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CRT’s attempt to reframe our country’s founding

Former Virginia Gov. Terry McAuliffe has argued that critical race theory is “another right-wing conspiracy theory” that was “totally made up.” MSNBC’s Chuck Todd said that critical race theory is being “manufactured” by the right. Yet, over the July 4 weekend, the nation’s largest teachers union, the National Education Association, announced plans to teach critical race theory in all 50 states and more than 14,000 school districts. The National Education Association believes it is real, and they would be right.

One of the narratives being incorporated into critical race theory curriculum is the 1619 Project originally published in 2019 by The New York Times as stories, poems, and essays about racism and slavery. Twenty Africans, believed to be the first enslaved Africans in British North America, arrived in the colony of Virginia in 1619. The 1619 Project suggests that this was the moment of America’s “true founding.”

Written by journalists and opinion writers, not historians, the project attempts to reframe our country’s founding around the concepts of racism and slavery.



Within days of its launch in August 2019, a number of notable historians pointed out numerous factual inaccuracies and misleading statements in a letter to The New York Times. They included professors Victoria Bynum of Texas State University, James McPherson and Sean Wilentz of Princeton University, James Oakes of the City University of New York, and Gordon Wood of Brown University.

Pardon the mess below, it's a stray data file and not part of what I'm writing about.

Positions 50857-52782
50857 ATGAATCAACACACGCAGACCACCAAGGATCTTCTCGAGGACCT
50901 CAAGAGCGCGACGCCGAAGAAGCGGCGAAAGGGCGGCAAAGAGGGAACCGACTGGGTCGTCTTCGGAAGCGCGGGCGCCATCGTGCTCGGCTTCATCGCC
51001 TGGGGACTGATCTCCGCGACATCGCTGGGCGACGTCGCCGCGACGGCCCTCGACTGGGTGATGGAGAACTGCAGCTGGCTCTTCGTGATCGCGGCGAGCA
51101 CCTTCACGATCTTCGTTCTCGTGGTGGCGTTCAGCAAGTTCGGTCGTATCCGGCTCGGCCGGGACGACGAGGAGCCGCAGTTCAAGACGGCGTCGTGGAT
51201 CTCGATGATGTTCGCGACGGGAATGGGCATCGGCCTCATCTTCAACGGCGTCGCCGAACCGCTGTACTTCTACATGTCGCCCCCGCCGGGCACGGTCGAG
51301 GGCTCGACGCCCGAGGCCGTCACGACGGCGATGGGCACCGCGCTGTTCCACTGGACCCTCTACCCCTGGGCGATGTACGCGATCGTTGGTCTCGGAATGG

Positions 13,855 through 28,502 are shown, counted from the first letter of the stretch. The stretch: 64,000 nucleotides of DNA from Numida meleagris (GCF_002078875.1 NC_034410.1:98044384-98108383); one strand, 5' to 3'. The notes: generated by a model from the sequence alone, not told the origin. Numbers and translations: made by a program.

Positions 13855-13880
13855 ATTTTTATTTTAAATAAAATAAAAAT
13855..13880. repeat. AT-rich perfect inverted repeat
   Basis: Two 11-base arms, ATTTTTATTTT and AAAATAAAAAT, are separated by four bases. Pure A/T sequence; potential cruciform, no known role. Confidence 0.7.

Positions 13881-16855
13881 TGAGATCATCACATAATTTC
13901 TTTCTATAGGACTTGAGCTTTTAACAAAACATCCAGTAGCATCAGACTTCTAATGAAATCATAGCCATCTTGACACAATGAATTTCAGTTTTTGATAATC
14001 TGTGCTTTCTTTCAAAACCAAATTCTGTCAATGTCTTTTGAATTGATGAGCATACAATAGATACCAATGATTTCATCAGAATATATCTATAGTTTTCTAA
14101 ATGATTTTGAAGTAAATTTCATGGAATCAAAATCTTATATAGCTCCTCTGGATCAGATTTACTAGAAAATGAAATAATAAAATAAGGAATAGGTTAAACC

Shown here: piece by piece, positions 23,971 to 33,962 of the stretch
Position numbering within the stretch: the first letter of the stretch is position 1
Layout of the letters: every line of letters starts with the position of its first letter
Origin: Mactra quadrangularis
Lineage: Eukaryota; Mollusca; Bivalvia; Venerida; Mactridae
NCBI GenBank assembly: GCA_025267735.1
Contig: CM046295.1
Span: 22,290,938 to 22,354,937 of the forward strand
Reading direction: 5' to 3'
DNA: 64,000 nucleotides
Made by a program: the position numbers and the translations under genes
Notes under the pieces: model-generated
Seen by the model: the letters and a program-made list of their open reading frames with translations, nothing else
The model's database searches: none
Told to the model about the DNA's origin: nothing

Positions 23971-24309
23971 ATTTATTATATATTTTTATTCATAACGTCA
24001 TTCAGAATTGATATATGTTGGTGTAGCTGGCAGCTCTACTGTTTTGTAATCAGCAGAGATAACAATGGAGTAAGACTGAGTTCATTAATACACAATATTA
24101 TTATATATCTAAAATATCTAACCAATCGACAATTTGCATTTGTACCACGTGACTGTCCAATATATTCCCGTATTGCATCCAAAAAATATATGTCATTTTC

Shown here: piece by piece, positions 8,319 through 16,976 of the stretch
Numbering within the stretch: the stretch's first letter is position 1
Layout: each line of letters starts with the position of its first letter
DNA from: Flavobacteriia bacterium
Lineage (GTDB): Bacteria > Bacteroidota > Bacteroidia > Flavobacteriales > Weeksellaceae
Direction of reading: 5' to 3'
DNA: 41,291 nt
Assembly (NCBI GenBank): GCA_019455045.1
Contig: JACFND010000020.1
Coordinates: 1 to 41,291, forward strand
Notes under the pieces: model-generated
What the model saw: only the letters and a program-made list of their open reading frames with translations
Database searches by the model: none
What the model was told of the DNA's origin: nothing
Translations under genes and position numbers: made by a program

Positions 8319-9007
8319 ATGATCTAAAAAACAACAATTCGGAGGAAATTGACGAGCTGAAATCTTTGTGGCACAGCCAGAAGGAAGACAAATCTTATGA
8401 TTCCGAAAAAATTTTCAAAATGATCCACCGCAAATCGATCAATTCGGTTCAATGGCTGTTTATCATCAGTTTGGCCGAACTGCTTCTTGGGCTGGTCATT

They disputed many of the statements presented as facts in the 1619 Project, not the least of which was an essay promoting the idea that the American Revolution was motivated by a desire to preserve slavery.




Northwestern University History Professor Leslie Harris, an expert on African American life and slavery in the pre-Civil War era, was the first historian to levy criticism who had actually supported the project and participated in it as a fact-checker.

During the publication process, she was presented with the assertion that “one critical reason that the colonists declared their independence from Britain was because they wanted to protect the institution of slavery in the colonies, which produced tremendous wealth. At the time there were growing calls to abolish slavery throughout the British Empire, which would have badly damaged the economies of colonies in both North and South.”

Harris vigorously disputed this claim, explaining that while slavery was an issue in the American Revolution, the protection of slavery was not one of the main reasons the colonies went to war. Yet that claim remains in the published account.